Ahmed Fahour severed his final ties with Australia Post just in time for Christmas with his resignation from the board of Dubai-based logistics provider, Aramex.
Australia Post spent more than $200 million acquiring a 10 per cent stake in Aramex last year, which earned Fahour a board seat.
And he clearly stated his desire to keep the seat after leaving his well-paid post in July.It was decided he would keep the role until some time in 2018 while Holgate found her feet.That changed November 28 when Holgate replaced Fahour.
It came one week after Aramex announced that Bashar Obeid would replace Hussein Hachem, as its chief executive. This came one month after Obeid announced his plans to exercise his early retirement option and leave Aramex. There is no suggestion this had anything to do with Holgate deciding she would replace Fahour on the board sooner rather than later.
His resignation from Aramex also removes Fahour’s final source of income derived from Australia Post.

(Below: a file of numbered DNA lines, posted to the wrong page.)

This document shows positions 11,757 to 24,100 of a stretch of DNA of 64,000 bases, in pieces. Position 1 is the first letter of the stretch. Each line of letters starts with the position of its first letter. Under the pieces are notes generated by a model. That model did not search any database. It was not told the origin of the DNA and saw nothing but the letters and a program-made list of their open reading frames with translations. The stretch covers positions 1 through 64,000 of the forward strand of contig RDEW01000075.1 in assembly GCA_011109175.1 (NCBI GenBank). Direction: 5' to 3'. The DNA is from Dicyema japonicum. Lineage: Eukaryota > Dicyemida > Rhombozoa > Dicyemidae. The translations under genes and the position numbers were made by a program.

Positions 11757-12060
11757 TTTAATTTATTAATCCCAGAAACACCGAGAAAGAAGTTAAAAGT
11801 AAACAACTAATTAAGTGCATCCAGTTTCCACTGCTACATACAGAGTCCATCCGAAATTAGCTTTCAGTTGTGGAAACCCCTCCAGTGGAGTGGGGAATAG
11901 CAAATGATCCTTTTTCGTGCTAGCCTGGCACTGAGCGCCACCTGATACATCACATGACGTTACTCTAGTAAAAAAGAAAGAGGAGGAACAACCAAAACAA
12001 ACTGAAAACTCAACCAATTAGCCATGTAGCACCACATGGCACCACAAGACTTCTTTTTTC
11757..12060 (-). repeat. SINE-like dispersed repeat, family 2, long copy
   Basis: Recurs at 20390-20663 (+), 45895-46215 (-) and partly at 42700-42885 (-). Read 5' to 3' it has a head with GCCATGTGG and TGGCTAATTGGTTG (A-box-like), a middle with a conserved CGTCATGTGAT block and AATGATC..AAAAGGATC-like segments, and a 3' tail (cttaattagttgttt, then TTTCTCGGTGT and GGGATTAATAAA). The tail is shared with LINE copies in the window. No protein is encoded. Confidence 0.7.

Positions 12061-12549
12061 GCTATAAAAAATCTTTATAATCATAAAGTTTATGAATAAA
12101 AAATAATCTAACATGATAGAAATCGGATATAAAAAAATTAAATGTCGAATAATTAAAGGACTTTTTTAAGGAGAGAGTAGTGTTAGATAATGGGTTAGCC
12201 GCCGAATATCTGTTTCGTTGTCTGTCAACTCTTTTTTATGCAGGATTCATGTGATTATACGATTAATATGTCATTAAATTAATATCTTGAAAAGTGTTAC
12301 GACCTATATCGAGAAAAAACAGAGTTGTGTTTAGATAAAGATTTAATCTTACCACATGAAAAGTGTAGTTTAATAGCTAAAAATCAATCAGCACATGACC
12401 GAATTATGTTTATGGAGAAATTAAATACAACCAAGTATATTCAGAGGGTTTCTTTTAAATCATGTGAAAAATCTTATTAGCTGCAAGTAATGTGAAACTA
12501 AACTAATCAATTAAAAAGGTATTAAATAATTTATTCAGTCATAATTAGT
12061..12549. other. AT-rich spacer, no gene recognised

While he was a Post employee, the Aramex board fees were paid to the government-owned enterprise.
But Fahour pocketed the board fees himself after stepping down from Australia Post in July. Aramex’s annual report does not detail the fees received by each director.
Whatever the sum, it would act as a nice top up of the $10.8 million Fahour took home last year from Australia Post – which consisted of $8.7 million worth of bonus payments, and a $2 million salary. It ranked Fahour among the highest paid chief executives in the country.
With Holgate now on the Aramex board, the director’s fees are being paid to Australia Post once more.
And Holgate will have to make do with her salary of $1.375 million a year, with the potential to earn 100 per cent of that as a bonus, meaning her total remuneration will be no more than $2.75 million.
Holgate also sacrificed $2.63 million in forfeited share rights when she resigned this year from vitamin maker, Blackmores.
Blackmores’ annual report said 12,127 share rights for the 2016 financial year and another 15,051 granted last year “were forfeited due to Christine Holgate’s resignation prior to completion of this service period”.
Fahour has a new full time role as executive chairman at Pro Pac, the packaging group which is half-owned by his billionaire buddy Raphael Geminder, the brother-in-law of another Australian packaging billionaire, Anthony Pratt.
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